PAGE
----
Film Review: Bill & Ted Face the Music is a genuinely joyous slice of nostalgia that proves worth the wait for long-standing fans

As someone who was a kid when the first two Bill & Ted films were released (Excellent Adventure in 1989, Bogus Journey in 1991), and watched them on a regular basis throughout my childhood, I’m very much in the target demographic for the unexpected sequel that is Bill & Ted Face the Music.  As 1980’s-leaning programs like Stranger Things have seemingly rebooted the love of all things of that decade, Hollywood has followed suit with a number of projects that have tapped into that mentality.

Ghostbusters, The Karate Kid, Top Gun, and Teen Wolf are just some of the hot 80’s properties that have seen either television series, film sequels or remakes produced in the last few years, and due to either their relative profitability or critical success it seems to only be reinforcing Hollywood’s belief that revisiting the old is more lucrative than investing in the new.  Whatever the reaction to that mentality is, it’s difficult to not muster excitement when something like Bill & Ted earns a revisiting right, especially when its original stars – Keanu Reeves and Alex Winter – are enthusiastically on board.

Whilst interest to revisit the duo on Winter’s end is understandable – the actor’s career only sporadic since Bogus Journey – it was Reeves’ willingness to join that truly propelled Face the Music towards viability.  Seemingly doing his best to shed the Californian slacker image he so effortlessly created with the simplest “woah” delivery with a varied career in action and drama in the years since, Reeves embracing the character that arguably earned him recognition early in his career signalled a trust and fondness for the material that fans no doubt hoped would translate to a film worthy of a near-thirty-year break.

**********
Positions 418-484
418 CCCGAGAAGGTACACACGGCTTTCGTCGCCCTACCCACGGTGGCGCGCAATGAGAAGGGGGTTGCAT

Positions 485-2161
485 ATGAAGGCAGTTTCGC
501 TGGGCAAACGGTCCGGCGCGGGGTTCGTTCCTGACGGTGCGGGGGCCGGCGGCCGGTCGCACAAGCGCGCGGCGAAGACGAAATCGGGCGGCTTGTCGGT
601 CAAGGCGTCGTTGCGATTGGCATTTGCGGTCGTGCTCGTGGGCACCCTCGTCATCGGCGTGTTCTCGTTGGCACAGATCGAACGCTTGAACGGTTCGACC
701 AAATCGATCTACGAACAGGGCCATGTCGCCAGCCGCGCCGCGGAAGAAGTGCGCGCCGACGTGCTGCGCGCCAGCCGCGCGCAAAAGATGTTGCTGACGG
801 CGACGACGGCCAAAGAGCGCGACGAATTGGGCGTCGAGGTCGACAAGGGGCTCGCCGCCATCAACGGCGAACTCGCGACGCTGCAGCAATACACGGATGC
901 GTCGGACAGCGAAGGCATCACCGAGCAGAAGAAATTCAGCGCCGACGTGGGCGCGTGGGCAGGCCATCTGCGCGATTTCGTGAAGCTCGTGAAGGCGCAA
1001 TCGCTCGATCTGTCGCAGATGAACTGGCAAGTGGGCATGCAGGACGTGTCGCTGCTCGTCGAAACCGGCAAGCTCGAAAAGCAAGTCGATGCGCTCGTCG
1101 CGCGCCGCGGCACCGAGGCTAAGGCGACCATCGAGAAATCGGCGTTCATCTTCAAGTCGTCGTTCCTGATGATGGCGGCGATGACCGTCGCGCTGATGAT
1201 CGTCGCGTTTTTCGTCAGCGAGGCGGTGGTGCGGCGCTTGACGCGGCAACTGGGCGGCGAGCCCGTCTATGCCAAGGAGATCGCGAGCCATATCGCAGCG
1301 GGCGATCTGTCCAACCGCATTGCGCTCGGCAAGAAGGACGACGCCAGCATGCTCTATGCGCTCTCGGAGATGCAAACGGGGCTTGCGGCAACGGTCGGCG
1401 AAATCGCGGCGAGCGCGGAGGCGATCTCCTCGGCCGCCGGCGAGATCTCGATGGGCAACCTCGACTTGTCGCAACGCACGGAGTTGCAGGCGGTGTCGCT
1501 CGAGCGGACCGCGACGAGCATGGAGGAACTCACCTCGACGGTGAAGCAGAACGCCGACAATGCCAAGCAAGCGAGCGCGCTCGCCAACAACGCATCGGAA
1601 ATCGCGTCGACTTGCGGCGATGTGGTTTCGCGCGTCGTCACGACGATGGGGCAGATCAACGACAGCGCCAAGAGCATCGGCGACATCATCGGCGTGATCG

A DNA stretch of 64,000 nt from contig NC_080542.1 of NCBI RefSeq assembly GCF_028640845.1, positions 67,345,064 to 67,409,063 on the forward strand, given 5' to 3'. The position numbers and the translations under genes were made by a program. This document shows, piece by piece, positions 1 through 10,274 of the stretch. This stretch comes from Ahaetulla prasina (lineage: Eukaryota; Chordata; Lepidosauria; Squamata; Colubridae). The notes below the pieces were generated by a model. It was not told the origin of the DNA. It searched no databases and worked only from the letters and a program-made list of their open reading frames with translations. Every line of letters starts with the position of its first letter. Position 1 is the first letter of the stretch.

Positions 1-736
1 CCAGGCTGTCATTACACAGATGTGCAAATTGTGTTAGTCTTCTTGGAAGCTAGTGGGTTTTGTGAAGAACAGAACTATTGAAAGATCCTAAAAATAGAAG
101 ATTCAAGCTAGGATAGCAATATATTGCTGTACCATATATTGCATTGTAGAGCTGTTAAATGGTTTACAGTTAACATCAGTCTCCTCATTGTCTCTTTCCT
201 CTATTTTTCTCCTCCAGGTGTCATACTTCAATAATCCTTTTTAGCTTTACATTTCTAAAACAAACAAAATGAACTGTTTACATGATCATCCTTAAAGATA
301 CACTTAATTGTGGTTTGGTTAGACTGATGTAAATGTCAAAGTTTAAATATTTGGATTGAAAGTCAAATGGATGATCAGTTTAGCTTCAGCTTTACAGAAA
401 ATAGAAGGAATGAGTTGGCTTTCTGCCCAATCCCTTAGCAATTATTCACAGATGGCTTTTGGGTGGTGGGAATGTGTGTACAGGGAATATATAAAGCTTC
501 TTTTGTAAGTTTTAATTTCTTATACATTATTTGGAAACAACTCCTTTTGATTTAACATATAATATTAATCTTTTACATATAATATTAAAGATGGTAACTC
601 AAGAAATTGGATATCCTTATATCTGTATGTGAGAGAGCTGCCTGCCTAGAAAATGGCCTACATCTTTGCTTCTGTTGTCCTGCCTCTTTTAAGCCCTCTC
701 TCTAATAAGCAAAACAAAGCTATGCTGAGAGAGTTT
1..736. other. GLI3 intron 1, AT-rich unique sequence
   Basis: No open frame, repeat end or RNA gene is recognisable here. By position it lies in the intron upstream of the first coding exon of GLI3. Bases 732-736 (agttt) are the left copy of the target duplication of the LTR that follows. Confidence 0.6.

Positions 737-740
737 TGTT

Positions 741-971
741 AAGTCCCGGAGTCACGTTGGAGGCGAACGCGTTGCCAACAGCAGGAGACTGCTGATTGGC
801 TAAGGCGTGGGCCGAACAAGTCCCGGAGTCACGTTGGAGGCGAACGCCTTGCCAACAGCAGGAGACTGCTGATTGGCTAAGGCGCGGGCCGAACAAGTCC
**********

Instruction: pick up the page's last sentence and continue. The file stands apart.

As this is very much a fan serviced film, Face the Music caters to its faithful audience, meaning the uninitiated or casual viewer are likely to feel left out of the outlandish lunacy director Dean Parisot (Galaxy Quest, Fun with Dick and Jane) wholeheartedly embraces.  The opening scene at the wedding of Deacon Logan (Beck Bennett), younger brother of Ted (Reeves), is a testament to the film’s carefree attitude in catering specifically to its core viewership, with the lighthearted delivery from Reeves and Winter immediately reminding us of the amateur charm they exuded so many decades prior.  Said wedding is a farcical excursion, if ever there was one, with Deacon exchanging vows with Missy (Amy Stock), who, as we learn in a comical toast, is the former girlfriend of both Bill (Winter) and Ted, as well as their former step-mother, having previously wed both their fathers.  Still obsessing over the prophecy that determined they would “write a song that would unite the world”, Bill and Ted test out their latest musical venture at the ceremony, an experimental mess (complete with a theremin) that deflates them and furthers  their doubts that they will fulfil the prophecy.